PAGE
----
June 27, 2021

Grieving our losses with David (2 Samuel 1:1, 17-end)

A sermon preached by the Revd Aaron Kennedy

2 Samuel 1.1,17-27; Psalm 130; 2 Corinthians 8.7-15; Mark 5.21-43

It’s a classic trope of male-bonding and war literature.

The hero of the story suffers the loss of either a compatriot or a mentor.

Luke Skywalker loses Obi-Wan to his self-sacrifice on the Death Star;

Maverick holds Goose in a Pietà pose in the ocean

after his wingman (in both the battlefield and the night club) dies in training;

the Avengers finally set their squabbles aside

and band together after Loki kills Agent Phil Coulson.

In our old testament reading, David loses both a mentor and a friend,

even if their relationship had become complicated.

Like the mourning of Luke, Maverick, and the Avengers,

David recalls only the best details

about his friendship with both Saul and Jonathan

in his song commemorating their deeds.

Likewise, the memory of the fallen

propels the hero to even greater achievements

as their story continues.


The song does not encompass David’s entire emotional outburst, though.

After hearing of the details of Saul’s and Jonathan’s death

at the hands of the Amalekite messenger,

David rips his clothes and begins to weep and fast

for all of the fallen soldiers of Israel (2 Samuel 1:12).

He also confronts the Amalekite,

who followed Saul’s own orders to end his misery (v. 9).

David interrogates,

“Were you not afraid to lift your hand

to destroy the LORD’s anointed?” (v. 14)

David then orders his men to kill the messenger for this offence.


These details from the intervening story

which the lectionary omits

are quite important to the interpretation of this passage.

They foreshadow David’s future reign

(the messenger also brought back Saul’s crown and armlet to give to David in v.10)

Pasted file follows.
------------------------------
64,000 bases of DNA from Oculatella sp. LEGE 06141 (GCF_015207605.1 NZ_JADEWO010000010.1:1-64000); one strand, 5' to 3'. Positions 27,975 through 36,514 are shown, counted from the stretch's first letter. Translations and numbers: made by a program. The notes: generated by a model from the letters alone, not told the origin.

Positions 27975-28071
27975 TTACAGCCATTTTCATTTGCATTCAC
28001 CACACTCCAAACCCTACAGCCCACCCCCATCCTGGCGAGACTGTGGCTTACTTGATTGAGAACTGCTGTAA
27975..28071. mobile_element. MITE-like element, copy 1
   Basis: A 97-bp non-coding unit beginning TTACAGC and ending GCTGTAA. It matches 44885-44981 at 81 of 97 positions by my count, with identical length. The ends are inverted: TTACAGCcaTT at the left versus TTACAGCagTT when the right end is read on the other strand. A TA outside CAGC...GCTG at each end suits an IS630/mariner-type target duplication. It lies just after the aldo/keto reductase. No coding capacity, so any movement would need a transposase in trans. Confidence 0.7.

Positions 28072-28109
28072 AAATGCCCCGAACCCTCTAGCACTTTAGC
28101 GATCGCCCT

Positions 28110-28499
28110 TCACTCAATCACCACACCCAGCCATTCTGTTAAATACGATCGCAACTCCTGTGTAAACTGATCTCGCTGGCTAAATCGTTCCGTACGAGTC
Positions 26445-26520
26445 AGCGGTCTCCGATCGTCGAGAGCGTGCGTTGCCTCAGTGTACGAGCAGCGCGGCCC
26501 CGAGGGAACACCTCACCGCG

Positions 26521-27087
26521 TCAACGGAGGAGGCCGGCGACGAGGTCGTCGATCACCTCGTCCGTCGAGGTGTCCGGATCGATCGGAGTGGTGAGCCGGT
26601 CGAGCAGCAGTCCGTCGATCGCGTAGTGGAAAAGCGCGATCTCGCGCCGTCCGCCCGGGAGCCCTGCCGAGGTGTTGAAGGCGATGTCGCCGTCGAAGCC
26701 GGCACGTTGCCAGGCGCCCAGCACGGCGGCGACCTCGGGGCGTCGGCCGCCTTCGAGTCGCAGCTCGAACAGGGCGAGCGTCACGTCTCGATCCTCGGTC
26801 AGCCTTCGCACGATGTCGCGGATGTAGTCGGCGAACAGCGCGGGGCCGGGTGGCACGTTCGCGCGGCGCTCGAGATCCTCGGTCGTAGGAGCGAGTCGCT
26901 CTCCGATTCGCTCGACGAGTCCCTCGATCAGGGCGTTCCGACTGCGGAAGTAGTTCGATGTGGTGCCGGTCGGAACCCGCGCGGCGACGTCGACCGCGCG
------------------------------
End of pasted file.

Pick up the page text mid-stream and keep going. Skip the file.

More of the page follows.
and flashback to David’s actions and relationships

with the two deceased rivals.

In 1 Samuel 24, David had a chance to kill Saul himself.

Instead, he cut a piece of Saul’s cloak, saying

“The LORD forbid that I should do anything to my lord,

the LORD’s anointed … for he is the LORD’s anointed” (1 Samuel 24:6).

When David and his men have a second chance to kill Saul,

David almost prophesies Saul’s demise

saying that God will strike him down,

he will die of natural causes,

or he will die in battle (1 Samuel 26:10).

Instead, he exclaims,

“The LORD forbid that I should raise my hand

against the LORD’s anointed” (1 Samuel 26:11).

These two chances to kill Saul solidify David’s constant service to his prior master,

even though they lived much of their lives at odds.


In addition to his kingly mentor, David loses his best friend, Jonathan.

And David expresses beautifully his appreciation

for Jonathan’s brotherly companionship

through very trying times

despite the fact that their friendship causes Jonathan to defy Saul,

whose desire to kill David drives him mad.

David’s mourning cry at the death of Saul and Jonathan is raw and painful.


As Christians, we are not well-schooled in lament.

In general, Christian culture focuses on the joy of the resurrection

—the insistence of new life in the face of death—

so much so that we may be reluctant to linger in grief.


How do we share in grief together?

What communal practices help us name and navigate the deep waters of lament?

Our experience of the pandemic,

of violence against black and minority ethnic people,

climate change and habitat loss

has revealed these gaps in our common life.


David “intoned his lamentation,” that is, he sang his loss out loud.

He did not shy away from naming the loss in detail.

David’s lament is an opportunity to pause and name our losses.

As we move through some of these areas now,

I will pause for a moment of silent reflection after each one.

I invite you make a note in your own words

of the griefs and losses you have been experienced,

perhaps without even knowing it.


First and foremost, we have lost loved ones,

to COVID, but also for an array of other reasons.